Cardholders also get 10% of their miles back when they redeem for an award flight, and get access to reduced-mileage awards. This card charges no foreign transaction fees, and the $95 annual fee is waived for the first 12 months. Currently, the sign-up bonus is 30,000 miles after you spend $1,000 in the first three months of account opening — that’s enough for a round-trip MileSAAver award within the US.
There’s another strong option for American flyers, though it comes with a $450 annual fee: the Citi AAdvantage Executive World Elite MasterCard, which includes full Admirals Club membership and a statement credit toward TSA PreCheck or Global Entry. You can also 10,000 elite-qualifying miles when you spend $40,000 on this card in a calendar year. This card is currently offering a sign-up bonus of 50,000 AAdvantage miles when you spend $5,000 in the first three months, and it doesn’t charge foreign transaction fees.
DELTA AIR LINES
Gold Delta SkyMiles Card from American Express
This card offers 2 miles per dollar on Delta purchases and 1 mile per dollar on everything else, and it currently has a sign-up bonus of 50,000 miles after you spend $2,000 in the first three months. (You also get a $50 statement credit after you make a Delta purchase with the card in the first three months.) Other benefits include priority boarding, a first bag checked for free and 20% off in-flight purchases. This card has a $95 annual fee that’s waived the first year, and no foreign transaction fees.
Platinum Delta SkyMiles Card from American Express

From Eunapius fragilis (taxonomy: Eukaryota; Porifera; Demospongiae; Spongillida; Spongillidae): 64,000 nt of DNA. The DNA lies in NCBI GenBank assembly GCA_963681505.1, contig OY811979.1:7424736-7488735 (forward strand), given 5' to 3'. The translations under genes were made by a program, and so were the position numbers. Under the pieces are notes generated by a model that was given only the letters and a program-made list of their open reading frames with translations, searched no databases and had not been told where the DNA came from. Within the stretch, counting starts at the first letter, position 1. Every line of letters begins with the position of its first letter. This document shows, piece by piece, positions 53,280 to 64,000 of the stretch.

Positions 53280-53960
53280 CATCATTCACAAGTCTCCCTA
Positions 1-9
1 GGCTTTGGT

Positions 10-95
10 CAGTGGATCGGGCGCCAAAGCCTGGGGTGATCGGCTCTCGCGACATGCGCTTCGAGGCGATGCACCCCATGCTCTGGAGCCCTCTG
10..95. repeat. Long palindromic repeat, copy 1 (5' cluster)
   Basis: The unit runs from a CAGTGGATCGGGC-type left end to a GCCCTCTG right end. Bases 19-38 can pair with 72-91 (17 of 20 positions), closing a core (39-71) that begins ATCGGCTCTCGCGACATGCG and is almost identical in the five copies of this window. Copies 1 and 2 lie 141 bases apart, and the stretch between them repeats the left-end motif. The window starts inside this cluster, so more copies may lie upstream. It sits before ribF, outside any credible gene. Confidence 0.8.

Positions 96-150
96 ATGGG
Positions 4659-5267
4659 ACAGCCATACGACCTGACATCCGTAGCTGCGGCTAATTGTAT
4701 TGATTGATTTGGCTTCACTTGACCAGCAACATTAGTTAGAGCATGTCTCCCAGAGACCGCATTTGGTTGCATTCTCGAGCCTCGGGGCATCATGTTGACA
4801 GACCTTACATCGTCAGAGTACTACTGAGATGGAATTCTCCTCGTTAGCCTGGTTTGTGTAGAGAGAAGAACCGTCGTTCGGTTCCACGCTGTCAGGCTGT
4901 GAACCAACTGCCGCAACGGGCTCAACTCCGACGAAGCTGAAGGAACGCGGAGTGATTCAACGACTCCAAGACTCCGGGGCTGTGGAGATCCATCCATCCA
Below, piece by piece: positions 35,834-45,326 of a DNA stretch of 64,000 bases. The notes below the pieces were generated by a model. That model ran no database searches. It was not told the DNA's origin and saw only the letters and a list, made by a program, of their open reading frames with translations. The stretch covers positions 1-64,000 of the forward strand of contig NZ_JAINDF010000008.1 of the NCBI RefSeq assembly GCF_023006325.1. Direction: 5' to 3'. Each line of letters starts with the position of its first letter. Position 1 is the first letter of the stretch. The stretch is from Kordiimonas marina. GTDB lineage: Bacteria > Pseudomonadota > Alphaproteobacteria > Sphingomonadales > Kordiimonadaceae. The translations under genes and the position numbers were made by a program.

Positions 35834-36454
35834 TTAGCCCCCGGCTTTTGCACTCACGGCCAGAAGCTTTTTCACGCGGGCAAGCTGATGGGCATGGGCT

While the Gold Delta SkyMiles Card is a good option if you’re simply looking to earn miles and enjoy a few elite-like perks at the airport, the Platinum Delta SkyMiles Card from American Express could be a good pick if you’re working toward Delta elite status, since it offers 10,000 MQMs and 60,000 bonus miles after you spend $2,000 in the first three months. You can also earn a $100 statement credit if you make a Delta purchase within that same period. This card has a $195 annual fee and no foreign transaction fees.
JetBlue recently introduced three cards with its new issuer Barclaycard, and the JetBlue Plus Card is an especially strong option. For starters, you get 30,000 TrueBlue points after spending $1,000 on the card within the first 90 days, plus a 5,000-point bonus after each account anniversary. Even better, the card earns you a stellar 6 points per dollar on JetBlue purchases, in addition to 2 points per dollar at restaurants and grocery stores and 1 point per dollar everywhere else.